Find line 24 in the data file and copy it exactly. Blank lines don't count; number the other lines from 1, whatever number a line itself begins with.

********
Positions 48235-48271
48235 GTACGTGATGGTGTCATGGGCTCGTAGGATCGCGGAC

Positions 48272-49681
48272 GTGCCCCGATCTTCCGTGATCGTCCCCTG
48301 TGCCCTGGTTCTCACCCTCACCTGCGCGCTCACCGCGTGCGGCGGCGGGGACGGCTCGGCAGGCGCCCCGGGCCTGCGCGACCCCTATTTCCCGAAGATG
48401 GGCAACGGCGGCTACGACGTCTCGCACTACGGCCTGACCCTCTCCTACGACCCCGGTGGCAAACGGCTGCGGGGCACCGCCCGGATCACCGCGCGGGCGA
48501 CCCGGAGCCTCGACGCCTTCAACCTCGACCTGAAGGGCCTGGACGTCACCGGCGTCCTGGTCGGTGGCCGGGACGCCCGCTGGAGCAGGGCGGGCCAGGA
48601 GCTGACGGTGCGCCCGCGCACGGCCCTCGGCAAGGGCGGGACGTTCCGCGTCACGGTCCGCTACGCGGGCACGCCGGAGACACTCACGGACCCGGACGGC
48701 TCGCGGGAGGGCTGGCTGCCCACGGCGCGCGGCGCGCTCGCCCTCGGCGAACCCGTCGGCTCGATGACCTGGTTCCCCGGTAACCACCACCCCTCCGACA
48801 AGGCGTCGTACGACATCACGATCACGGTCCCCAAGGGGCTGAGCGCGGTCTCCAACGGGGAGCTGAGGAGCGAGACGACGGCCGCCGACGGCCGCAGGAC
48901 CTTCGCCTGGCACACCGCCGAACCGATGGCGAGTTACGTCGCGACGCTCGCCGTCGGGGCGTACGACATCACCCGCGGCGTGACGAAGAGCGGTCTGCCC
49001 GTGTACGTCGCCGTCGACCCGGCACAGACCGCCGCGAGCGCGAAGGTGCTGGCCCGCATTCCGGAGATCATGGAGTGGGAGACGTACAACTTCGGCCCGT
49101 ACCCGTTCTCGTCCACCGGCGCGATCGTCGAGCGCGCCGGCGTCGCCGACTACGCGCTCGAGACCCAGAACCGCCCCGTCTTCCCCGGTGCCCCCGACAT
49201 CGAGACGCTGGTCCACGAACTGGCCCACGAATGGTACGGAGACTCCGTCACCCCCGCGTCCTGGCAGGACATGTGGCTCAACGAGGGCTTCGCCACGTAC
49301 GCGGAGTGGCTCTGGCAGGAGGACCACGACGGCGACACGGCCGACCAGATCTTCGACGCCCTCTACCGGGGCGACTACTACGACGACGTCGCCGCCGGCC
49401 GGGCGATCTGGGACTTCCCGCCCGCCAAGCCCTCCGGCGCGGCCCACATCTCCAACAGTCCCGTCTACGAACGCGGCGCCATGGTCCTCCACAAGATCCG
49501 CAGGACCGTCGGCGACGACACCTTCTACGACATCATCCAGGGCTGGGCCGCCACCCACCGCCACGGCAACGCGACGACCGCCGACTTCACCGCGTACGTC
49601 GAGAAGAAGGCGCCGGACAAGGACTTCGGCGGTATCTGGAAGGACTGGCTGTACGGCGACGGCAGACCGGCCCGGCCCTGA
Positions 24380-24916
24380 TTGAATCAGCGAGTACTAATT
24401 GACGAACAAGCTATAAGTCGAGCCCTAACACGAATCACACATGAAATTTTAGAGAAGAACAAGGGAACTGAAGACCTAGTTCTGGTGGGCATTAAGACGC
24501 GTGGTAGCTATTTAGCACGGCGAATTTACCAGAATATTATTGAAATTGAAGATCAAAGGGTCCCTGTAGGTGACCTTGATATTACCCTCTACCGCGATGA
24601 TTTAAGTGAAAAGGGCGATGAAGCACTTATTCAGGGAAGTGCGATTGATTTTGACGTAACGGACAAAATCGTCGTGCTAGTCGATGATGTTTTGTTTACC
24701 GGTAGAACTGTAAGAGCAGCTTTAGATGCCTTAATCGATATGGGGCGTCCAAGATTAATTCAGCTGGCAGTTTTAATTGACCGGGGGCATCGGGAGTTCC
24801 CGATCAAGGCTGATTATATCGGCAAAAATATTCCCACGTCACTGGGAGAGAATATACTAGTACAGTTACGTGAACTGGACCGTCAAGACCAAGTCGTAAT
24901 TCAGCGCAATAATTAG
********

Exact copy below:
24701 GGTAGAACTGTAAGAGCAGCTTTAGATGCCTTAATCGATATGGGGCGTCCAAGATTAATTCAGCTGGCAGTTTTAATTGACCGGGGGCATCGGGAGTTCC